Blurton Road residents speak out over ‘life-threatening’ speeding on their street

Blurton Road’s junction with Chatsworth Road. Photograph: Google.

Residents of a street in Homerton have called on the council to act over concerns around “potentially life-threatening” speeding in their neighbourhood.

Blurton Road, one of a number of residential streets that are part of a complicated one-way system near Chatsworth Road, has one speed bump which neighbours have criticised as “ineffective”, with reports of cars travelling down a steep section of the road at 40-50mph.

According to council figures, the average vehicle speed on Blurton Road is 16.6mph, with 85 per cent of vehicles travelling along the route not exceeding the speed limit, though Cllr Jon Burke (Lab, Woodberry Down), cabinet member for transport, has admitted that these figures are “out of date”.

Blurton Road resident William Oates said: “We have been working with traffic officers at the council to resolve this issue, but have been unable to find resolution.

“Our concerns are around what can only be described as the potentially life-threatening speeds which a number of vehicles travel down this stretch of road.

“I personally had an unpleasant experience when my nephew darted out towards the road as a speeding car was coming down it. I managed to grab him, but had he gone out into the road he would unquestionably have been seriously injured or perhaps even killed.”

Responding to questions from Cllr Harvey Odze (Con, Springfield), Oates added: “We haven’t approached the police. Perhaps it’s cynical of me to think so, but I can’t imagine the police, knowing how strapped they are for resources, doing everything about this issue or being able to do so.”

Oates added that residents have now stopped receiving answers to their questions from transport officers, though Cllr Burke promised to visit the area at a recent council meeting.

Cllr Burke said: “I have asked officers to resurvey the road, given that [their] figures will now be two years out of date, and many changes will have occurred to London’s transport network in the intervening time.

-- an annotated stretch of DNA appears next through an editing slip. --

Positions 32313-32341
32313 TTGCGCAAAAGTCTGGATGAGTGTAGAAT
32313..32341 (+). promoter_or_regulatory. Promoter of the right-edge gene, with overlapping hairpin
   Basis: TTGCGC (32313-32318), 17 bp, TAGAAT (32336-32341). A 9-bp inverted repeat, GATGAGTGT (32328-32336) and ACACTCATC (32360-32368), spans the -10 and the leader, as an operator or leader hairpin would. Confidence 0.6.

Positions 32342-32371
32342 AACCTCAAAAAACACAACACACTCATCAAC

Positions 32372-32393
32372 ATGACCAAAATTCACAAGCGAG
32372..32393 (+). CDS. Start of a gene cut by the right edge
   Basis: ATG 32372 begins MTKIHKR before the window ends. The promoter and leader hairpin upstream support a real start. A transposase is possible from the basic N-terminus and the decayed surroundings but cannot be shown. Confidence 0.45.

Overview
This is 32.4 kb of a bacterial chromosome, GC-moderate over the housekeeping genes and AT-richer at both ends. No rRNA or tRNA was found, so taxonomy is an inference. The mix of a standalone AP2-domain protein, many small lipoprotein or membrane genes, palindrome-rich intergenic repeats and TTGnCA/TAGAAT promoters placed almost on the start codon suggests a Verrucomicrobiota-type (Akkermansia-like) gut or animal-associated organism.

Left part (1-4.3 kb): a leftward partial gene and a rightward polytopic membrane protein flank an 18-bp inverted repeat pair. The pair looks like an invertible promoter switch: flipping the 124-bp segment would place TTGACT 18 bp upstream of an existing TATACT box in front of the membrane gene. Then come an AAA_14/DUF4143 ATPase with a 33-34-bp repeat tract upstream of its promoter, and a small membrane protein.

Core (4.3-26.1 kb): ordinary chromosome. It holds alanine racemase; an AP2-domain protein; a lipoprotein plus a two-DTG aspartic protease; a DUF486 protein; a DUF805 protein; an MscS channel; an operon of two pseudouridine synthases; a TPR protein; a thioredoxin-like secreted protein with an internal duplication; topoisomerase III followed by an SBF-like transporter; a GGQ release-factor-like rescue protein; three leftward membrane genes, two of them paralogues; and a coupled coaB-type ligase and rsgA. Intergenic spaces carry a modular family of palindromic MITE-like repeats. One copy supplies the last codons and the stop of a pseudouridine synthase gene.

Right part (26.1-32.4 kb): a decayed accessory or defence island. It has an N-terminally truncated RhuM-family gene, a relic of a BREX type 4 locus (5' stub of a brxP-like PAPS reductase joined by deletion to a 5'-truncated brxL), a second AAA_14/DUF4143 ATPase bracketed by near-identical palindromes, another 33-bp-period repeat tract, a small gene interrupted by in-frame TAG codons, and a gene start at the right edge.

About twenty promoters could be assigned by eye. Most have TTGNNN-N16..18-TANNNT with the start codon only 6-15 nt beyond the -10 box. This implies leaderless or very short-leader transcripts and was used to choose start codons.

“Having recently taken over the transport portfolio, I would like to cast a fresh set of eyes over the site and would be happy to make a site visit with residents and officers in the near future.”

Burke added that, due to the recorded high level of speed compliance, it will be unlikely at this junction that Blurton Road will be given high priority for extra traffic calming measures by the council.



Real news stories don't come cheap.

The Hackney Citizen is the borough’s only independent newspaper, and is now in its tenth year.

Our hard-hitting journalism has uncovered fire safety failures in tower blocks, revealed plans to criminalise rough sleepers, exposed dodgy letting agents and reported on many other issues of public concern.

We’ve always been totally free in print and online, but advertising revenues are falling.

That’s why we’re asking for your help.

Hackney Citizen’s high quality journalism is produced by a small team on a shoestring budget, so we’re asking you to make a monthly contribution to fund our work, enabling the paper to survive and thrive.

Support the Hackney Citizen from as little as £2 per month.

Can you spare £4 a month or more? Get the paper delivered direct to your door each month! (UK only)